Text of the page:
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André-Modeste GRÉTRY (1741-1813)
Portrait Musical: operatic excerpts, string quartets and transcriptions
Full details of contents at end of review
No details given of recording dates or venues
no texts or translations included
MUSIQUE EN WALLONIE MEW 1371 [5 CDs: 321:09]

Two earlier issues of operas by Grétry had already convinced me that he is a composer worth exploring further. The experience of listening to this most desirable set adds emphasis to that view. Even more than the earlier issues it shows that his work went well beyond mere rococo prettiness and that in his ability to characterise in music he was a natural operatic composer whose works demand to be a regular part of the normal repertoire. Perhaps those companies now determined to record endless sets of the operas of Vivaldi and his contemporaries might with advantage turn their attentions to the much more varied, succinct and entertaining works of Grétry and his contemporaries.
 
This set resembles those cunningly compiled boxes regularly produced by Brilliant Classics in assembling a series of recordings from a variety of dates and sources so that their overall effect greatly exceeds the sum of the parts. It comprises three discs of opera, each with extracts from a single work, one of string quartets and one of “transcriptions and adaptations”. You might initially begrudge the missed opportunity of yet more operatic extracts on the last disc, but in practice it is full of delights, albeit at times only distantly related to Grétry.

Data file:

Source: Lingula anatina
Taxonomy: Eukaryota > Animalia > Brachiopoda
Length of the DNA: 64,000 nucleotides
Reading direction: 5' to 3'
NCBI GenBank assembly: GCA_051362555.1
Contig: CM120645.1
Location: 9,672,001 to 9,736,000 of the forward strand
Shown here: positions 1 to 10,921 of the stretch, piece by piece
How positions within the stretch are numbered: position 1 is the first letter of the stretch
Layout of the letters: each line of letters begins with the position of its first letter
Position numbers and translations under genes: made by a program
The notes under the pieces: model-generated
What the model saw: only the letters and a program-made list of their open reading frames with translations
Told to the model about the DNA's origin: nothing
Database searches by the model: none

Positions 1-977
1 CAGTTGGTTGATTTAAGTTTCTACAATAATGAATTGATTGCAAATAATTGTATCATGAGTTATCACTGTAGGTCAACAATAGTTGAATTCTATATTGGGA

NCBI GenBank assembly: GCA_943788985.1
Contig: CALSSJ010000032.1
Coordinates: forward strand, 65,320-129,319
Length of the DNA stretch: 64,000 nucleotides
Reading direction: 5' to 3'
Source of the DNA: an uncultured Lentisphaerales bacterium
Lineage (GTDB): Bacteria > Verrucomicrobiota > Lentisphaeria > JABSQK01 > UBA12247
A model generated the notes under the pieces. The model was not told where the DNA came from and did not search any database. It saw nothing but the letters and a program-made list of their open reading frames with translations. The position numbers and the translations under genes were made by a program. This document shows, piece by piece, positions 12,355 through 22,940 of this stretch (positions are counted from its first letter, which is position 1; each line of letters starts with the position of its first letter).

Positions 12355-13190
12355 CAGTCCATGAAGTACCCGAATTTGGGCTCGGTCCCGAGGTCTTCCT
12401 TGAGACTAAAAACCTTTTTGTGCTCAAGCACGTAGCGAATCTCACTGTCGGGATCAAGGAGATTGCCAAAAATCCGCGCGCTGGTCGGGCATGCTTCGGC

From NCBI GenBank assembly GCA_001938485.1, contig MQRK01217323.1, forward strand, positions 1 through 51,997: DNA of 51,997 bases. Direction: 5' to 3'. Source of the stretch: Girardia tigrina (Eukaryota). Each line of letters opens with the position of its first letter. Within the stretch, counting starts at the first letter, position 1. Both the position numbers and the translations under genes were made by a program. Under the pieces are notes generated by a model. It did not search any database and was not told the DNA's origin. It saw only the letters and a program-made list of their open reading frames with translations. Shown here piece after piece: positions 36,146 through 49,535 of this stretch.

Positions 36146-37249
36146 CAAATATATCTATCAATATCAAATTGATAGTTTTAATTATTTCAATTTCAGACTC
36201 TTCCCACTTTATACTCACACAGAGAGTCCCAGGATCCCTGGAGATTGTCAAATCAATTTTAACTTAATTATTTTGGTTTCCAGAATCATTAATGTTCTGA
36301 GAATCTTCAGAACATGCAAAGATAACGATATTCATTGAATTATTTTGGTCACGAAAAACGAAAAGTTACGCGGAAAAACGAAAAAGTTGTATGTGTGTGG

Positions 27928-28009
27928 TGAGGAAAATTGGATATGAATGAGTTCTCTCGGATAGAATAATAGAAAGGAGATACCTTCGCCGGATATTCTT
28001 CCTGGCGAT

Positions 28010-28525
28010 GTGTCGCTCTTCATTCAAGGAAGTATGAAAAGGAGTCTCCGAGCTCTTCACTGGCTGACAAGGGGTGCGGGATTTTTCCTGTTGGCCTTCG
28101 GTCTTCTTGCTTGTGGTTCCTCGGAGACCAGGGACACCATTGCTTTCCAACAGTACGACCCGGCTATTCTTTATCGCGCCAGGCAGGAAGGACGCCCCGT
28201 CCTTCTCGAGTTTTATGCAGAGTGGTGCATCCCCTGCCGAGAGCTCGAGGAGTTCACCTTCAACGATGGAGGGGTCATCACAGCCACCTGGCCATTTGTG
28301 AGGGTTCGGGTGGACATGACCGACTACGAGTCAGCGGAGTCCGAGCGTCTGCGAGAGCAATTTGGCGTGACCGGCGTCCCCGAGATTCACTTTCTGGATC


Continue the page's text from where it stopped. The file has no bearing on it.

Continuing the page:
The first disc is nonetheless probably the best. It contains a series of extracts – almost the whole – from La Caravanne du Caire, said to be one of the composer’s best operas and certainly the most imaginative, varied and entertaining of those I have heard. It is set in a Middle Eastern country where westerners are held as slaves by Arabs. The composer makes the most of the opportunities it presents for unusual instrumentation and fashionably exotic effects. No date is given for the recording, which I understand is available complete from other sources, but under Marc Minkowski’s lively direction it is gripping throughout. Like the other operatic extracts, the majority of the cast are French speaking, and the clarity of their diction is remarkable and adds much to the listener’s enjoyment even if, like me, only parts of it can be understood. The set’s only serious defect is the absence of printed text or translations, but with such excellent performances it would be regrettable if this dissuaded you from purchase.
 
The other two sets sound to have been recorded earlier, with voices well forward and the orchestra sounding less like the period instrument groups we can take for granted on more recent versions. Again, however, the virtues of the performances, with many well remembered French singers, far exceed these defects, with wonderfully characterful singing and a real sense of the theatre, especially in the many ensemble numbers.
 
The third disc comprises a set of six string quartets published in 1773, each in several movements none exceeding five minutes in length, even with repeats. These are entertaining if by no means profound works; perhaps a French equivalent of the quartets of, say, Charles Wesley. They are played with charm and finesse by the Quatuor Haydn whose members are not credited individually.